My husband warned me that in morning minyan they might ask me to share some thoughts about my dad. Fortunately, this only happens on the yahrtzeit, which is seven months away. Nonetheless, I came up with a story right away.
“When I was about four, he took me shopping for a coat. When we went into the store, I saw this stuffed toy – it was a horse with red, yellow and blue polka dots on it. The horse was high up on a shelf. I really wanted it. He said I could have it, if I could get it.”
I remember wondering how I was going to reach the horse. He put me on his shoulders. I can still recall stretching my arms toward it, unable to grasp the toy. It was just out of reach, so close I thought I should be able to get it, and that I simply wasn’t trying hard enough. My father put me down and we bought a coat and left. I don’t remember if I cried on the way home, but once I got there, I was inconsolable. In my memory, he brought me the horse a few days later, but my mother says he went back that afternoon.
My husband gave me a look. “You can’t share that.”
“Because it’s awful. How could he do that to you? You were a little kid!”
I had to think about it. How could he? I don’t’ know. That’s just how he was. My father was a terse man who shared little and answered less. I’m guessing that he felt if I really wanted something, I ought to work at it. The memory is bright and clear, like a piece of glass. I still have that stuffed horse. I keep it on a high shelf in my bedroom closet. He’s a bit worse for wear, but he got that way from being well loved.
I also remember, just as clearly, going to a ballgame, the whole family. It had to be 105 degrees in Arlington Stadium and we were going to root, root, root, not for the home team, the Texas Rangers, but for the Boston Red Sox!
My dad was born in Brookline, Mass. and though his childhood there was plagued with money woes, moves and evictions and friction with his own father, he had a fierce nostalgia for the place. He loved Brigham’s ice cream with jimmies – not sprinkles -fried clams with the bellies, chocolate NECCO wafers, and of course, the Red Sox.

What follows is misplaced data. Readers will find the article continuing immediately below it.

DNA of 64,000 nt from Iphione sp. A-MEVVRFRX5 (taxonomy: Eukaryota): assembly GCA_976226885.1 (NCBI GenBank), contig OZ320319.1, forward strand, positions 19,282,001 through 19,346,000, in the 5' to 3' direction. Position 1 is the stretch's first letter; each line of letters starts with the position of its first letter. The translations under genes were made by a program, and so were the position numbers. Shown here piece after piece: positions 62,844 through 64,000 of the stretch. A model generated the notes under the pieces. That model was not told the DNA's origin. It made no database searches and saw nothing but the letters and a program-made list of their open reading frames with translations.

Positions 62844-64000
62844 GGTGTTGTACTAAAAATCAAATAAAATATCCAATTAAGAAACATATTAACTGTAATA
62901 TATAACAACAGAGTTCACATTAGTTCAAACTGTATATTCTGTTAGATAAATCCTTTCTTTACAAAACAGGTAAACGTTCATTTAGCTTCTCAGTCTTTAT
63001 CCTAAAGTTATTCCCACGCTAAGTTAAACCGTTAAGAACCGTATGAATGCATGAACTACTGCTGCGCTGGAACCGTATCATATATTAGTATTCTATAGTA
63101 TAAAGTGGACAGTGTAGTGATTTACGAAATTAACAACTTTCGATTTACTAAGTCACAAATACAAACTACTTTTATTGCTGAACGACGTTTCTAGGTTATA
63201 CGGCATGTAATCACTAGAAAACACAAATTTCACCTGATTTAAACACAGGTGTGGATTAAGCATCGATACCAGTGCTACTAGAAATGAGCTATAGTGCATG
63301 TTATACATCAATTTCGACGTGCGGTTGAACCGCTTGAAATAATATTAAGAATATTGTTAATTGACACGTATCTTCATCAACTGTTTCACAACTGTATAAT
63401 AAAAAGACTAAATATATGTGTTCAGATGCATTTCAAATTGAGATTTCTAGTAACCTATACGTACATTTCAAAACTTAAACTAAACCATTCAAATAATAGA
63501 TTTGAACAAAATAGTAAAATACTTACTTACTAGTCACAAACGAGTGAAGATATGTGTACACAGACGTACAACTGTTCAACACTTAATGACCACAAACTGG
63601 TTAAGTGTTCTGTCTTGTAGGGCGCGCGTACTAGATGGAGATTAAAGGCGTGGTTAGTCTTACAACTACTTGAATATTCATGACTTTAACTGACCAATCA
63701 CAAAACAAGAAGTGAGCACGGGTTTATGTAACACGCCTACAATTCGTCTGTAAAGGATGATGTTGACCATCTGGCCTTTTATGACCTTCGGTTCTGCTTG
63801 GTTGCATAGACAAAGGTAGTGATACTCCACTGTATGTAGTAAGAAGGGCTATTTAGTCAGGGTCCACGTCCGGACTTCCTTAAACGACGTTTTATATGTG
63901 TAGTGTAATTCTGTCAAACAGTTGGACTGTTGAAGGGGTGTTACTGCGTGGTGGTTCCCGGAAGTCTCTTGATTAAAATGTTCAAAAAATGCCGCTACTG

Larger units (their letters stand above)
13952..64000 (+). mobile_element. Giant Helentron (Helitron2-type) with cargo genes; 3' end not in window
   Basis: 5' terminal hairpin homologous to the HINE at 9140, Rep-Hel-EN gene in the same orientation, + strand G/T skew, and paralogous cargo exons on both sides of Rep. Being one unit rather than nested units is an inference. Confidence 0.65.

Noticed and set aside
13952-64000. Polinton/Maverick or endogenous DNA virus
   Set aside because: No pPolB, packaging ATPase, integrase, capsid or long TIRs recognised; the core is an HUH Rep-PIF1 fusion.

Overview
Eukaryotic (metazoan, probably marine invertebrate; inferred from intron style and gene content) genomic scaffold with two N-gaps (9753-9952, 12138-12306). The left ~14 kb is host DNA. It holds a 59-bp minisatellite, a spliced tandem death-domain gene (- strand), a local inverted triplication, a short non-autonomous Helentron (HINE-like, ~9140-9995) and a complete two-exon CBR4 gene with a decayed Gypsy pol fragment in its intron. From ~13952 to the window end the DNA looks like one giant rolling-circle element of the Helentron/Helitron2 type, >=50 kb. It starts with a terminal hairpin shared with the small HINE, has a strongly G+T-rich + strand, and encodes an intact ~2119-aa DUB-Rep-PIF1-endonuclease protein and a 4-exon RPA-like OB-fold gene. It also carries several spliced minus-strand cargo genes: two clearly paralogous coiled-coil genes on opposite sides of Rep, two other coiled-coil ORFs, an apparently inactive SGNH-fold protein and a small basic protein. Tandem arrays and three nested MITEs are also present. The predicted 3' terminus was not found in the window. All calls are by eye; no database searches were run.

So there we were, the only Red Sox fans in a sea of rednecks, all cheering for the Rangers. The man in front of us was completely sizzled, but his support wasn’t unequivocal, though. Whenever the Ranger’s right fielder, Claudell Washington came to bat, he’d sneer, “C’mon Claw-dell, you kin hit it!”
There was an incipient racism stuck in the guy’s throat. The sour beer smell that emanated from him along with his slightly veiled prejudice still mingle unpleasantly with the Red Sox loss that day. How could they let the awful Texas Rangers win? We left the stadium, hot, sweaty and defeated.
When I was little, my father was away a lot. He traveled as a sales representative for a women’s clothing line, crisscrossing the state of Texas by car to show his wares at what were then family-owned department stores. The summer I was between second and third grade he took me with him. We stayed at Roadway Inns at night and drove long, flat Texas roads by day. We’d show up at a store and they’d take my dad to a room in back, where he’d wheel in the clothing rack loaded with dresses and pantsuits bundled together in enormous black garment bags tied around the middle. My dad would undo the bags and ease the creases from the clothes with a standup steamer, its sinister black hose and nozzle capable of the worst sorts of burns if you got in the way. I’d sit quietly on the floor, playing with the plastic clothing clips that had fallen there.